Priya:

Exactly, innerstrengthcommunication.com.

Jason:

That’s right.

Kyla:

Yep, we got it. Emily got us in the chat, they’re going to hook us up with some sweet, sweet links. So you can go ahead and check that out. And so you both did a great job today, but I’d like to thank Jason for joining me and standing in for Adam. I think we might have broken his rule of not having too much fun without him. He made sure to email everyone, not to have fun. If you missed Adam, as much as we did, don’t worry. He’s going to be back next week, so don’t miss it. We’ll be back on our regular time on Wednesday and Friday. And if you like the show, then share it. If you’d like to get show reminders or access to transcripts and previous episodes, visit the link in the chat and you’ll get all sorts of goodies for signing up to be a morning show insider.

Kyla:

And of course, if you enjoyed today’s show, please share it. Tell your friends, tell your colleagues, heck, tell your mom, help us spread the word and visit our page to subscribe. And if you want to keep the conversation going, why not head over to Comms unity? I know two pretty smart cookies who hang out there from time to time who were also on the morning show today.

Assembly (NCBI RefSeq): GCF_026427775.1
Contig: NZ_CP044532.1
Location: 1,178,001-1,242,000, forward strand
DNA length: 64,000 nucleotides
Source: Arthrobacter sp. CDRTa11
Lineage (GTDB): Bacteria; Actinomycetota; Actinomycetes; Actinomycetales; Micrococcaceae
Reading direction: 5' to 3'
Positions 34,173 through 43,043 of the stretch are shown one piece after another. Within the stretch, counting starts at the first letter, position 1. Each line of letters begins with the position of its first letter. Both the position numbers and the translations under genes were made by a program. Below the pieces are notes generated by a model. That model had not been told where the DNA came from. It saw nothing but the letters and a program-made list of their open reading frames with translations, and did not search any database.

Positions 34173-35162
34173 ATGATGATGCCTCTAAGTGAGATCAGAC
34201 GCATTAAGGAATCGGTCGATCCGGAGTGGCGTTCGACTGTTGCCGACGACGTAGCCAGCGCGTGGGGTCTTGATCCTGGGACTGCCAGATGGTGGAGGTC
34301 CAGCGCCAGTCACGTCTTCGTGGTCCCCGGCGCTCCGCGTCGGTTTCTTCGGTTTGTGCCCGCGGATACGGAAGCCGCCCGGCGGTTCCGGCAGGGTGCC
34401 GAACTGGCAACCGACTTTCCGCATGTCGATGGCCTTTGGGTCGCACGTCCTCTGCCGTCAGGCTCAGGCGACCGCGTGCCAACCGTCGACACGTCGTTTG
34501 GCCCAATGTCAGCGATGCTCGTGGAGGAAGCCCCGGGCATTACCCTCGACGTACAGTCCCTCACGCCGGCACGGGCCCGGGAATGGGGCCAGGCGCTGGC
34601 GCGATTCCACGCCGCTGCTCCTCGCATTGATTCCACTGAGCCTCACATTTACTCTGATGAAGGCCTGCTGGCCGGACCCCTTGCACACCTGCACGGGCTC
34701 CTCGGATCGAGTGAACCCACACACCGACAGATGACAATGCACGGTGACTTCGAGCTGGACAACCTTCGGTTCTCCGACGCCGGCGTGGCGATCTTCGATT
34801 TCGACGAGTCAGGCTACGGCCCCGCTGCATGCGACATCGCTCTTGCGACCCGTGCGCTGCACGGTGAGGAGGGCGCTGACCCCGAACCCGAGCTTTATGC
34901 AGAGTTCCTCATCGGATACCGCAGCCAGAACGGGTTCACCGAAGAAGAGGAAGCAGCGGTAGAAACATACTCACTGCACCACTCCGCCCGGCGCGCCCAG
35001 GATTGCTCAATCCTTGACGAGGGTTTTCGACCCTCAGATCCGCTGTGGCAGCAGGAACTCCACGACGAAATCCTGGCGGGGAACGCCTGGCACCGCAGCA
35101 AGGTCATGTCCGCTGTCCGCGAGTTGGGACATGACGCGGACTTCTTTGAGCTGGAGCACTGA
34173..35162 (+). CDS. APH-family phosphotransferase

Jason:

Yeah. Yeah.

Kyla:

It’s a great place to connect with professionals and get you those burning questions asked. Get some insight, crowdsource some ideas, and Jason and Priya are there, I don’t know what else I need to say.

Jason:

Yeah, there’s so many folks there. They’re all offering great insights and great best practices. You can ask any kind of question you want. People are open and free with their advice and it’s just kind of a safe space for the IC folks to just get in and talk amongst ourselves.

Kyla:

Awesome. And so, yes, thank you. Thank you, Priya. Thank you Jason, for being here. What a fun show. Good luck in your session today. I will not miss it.

Jason:

Good luck Priya.

Kyla:

I will definitely be there.

Priya:

Thank you.

Kyla:

Everyone enjoy the conference and we’ll see you next week. All right, bye now. [crosstalk 00:00:31:07].

Priya:

Bye everybody.

Kyla:

Bye.

Jason:

Bye.

Kyla:

Now we get to do that thing where we just wait a couple seconds. So it doesn’t lag.

Jason:

Right, it’s awkward.

Kyla: